Voice search and personalized recommendations that came later to the Google TV platform, combined with Google Now, can change TV viewing in a way that wasn't possible in 2010. Google's Dave Burke was able to ask a natural question, "Who played Katniss in The Hunger Games?" to his phone, and got an immediate response on the TV -- something I can see actually cutting down the amount of time spent figuring out what to watch, and just jumping in to watch. As far as availability, Android TV will have better hardware support from just Sony (probably more than willing to offload R&D costs from its freshly independent TV division) next year than Google TV ever did, not to mention others like Razer, ASUS and Sharp. I'll need some hands-on time -- and actual retail devices -- to tell for sure, but on paper, the hardware requirements (2GB of RAM, 8GB of flash storage, WiFi and/or Ethernet, Bluetooth) seem ready to avoid the combination of overpriced and underpowered that doomed the first attempt.
Google TV seemed so concerned about trying to partner with traditional TV providers -- which never took off in the US -- that it wasn't ready for cord cutters or people without a standard cable box. This time around, that's changed. The suite of potential video apps for viewers to go streaming-only has grown drastically, however the list announced on stage was disappointingly short, with YouTube, Netflix and Showtime Anytime at the top, but no HBO Go, Vudu, Amazon or Hulu.
It has support for PlayReady DRM, which could eventually make it a viable Windows Media Center or HTPC alternative for the enthusiasts that want that. It can tune directly into live TV broadcasts with the support of third-party hardware. SiliconDust makes TV tuners for viewers to watch TV over antenna or cable on a computer (or PS3), and that's what provided the live feed you saw at the keynote. It has a plugin for Android TV that will let it work with the company's current hardware, and unspecified future products. Lessons learned from Google TV and improved Android L support mean companies like Plex are already in position with impressive media apps, and hopefully that list will grow before Android TV debuts this fall.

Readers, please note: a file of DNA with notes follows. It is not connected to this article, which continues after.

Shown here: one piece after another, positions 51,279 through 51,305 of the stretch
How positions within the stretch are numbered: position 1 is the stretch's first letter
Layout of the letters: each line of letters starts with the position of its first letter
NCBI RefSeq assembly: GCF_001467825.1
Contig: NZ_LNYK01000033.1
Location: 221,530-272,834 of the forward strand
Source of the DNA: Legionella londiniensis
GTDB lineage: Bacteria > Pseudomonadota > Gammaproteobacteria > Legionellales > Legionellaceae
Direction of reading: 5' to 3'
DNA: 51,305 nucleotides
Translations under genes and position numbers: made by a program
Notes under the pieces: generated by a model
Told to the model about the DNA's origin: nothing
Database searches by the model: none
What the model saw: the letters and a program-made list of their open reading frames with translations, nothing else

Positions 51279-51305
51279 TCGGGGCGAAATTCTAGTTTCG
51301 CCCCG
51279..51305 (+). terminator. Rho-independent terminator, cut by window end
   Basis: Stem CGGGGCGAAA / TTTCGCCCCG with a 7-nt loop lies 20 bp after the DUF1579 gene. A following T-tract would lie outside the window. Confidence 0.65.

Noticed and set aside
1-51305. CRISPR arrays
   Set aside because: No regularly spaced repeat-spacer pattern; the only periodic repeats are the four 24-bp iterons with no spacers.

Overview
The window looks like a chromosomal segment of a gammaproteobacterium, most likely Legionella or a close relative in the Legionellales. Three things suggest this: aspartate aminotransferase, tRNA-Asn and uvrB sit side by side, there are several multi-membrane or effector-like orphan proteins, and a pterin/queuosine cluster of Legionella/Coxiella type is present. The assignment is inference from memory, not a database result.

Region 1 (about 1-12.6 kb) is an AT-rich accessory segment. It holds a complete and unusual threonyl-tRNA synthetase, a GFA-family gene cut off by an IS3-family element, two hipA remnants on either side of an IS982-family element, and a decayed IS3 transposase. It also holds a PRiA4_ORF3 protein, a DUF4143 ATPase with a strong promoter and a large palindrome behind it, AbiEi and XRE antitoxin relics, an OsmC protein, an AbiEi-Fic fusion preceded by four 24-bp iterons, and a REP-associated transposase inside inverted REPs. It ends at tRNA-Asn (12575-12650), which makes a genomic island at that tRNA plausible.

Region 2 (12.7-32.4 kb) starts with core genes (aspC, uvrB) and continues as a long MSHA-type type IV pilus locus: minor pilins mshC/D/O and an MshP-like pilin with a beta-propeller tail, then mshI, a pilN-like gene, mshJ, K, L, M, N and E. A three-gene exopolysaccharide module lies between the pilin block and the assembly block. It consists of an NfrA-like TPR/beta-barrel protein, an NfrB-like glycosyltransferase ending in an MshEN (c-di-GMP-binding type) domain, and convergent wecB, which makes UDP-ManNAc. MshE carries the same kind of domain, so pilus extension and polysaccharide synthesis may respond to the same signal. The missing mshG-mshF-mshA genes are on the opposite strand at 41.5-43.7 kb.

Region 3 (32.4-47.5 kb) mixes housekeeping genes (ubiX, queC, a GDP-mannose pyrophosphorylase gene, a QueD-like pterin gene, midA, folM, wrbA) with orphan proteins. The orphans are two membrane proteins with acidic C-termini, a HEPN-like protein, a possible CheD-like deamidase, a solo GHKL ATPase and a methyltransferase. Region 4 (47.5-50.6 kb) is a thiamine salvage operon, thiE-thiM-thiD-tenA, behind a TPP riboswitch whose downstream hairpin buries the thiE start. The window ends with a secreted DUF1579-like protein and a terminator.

The four-year time gap has introduced some downsides, as former friends and enemies alike have found new partners or built formidable setups of their own. Logitech is apparently no longer interested in building a TV box; LG released multiple Google TV devices, but has turned its attention (fully) to webOS and HTML5 apps; and Vizio ditched Android for its recent products as well. Samsung never came through with the Google TV hardware it reluctantly demonstrated; now it seems poised for a Tizen-based approach and has even acquired the team and tech behind Boxee.
Comcast's march to world domination is coming with a juiced-up cable box platform called X1 that has internet access, cloud-powered apps and voice search (also, maybe games), while TiVo has a much improved follow-up to the Premiere DVR and cloud-based plans of its own. Microsoft left Media Center behind, but its Xbox One is a living room Trojan horse in the way Google always wanted to be, and Amazon has seemingly beaten Google to the punch with its own TV box based on Android.
The bottom line
Despite all of those attempts, and even Google's patchy track record (Chromecast: good; Nexus Q: so, so bad), no one company or platform is ready to dominate the internet-connected TV future yet. The new Android TV effort seems ready to just make popular internet features better on the big screen, instead of dominating all living room media as the price of entry. That's probably not enough to justify any more lofty predictions from Schmidt (he said Google TV would be in most TVs by mid-2012), but I expect it will be enough to keep Google in the game this time.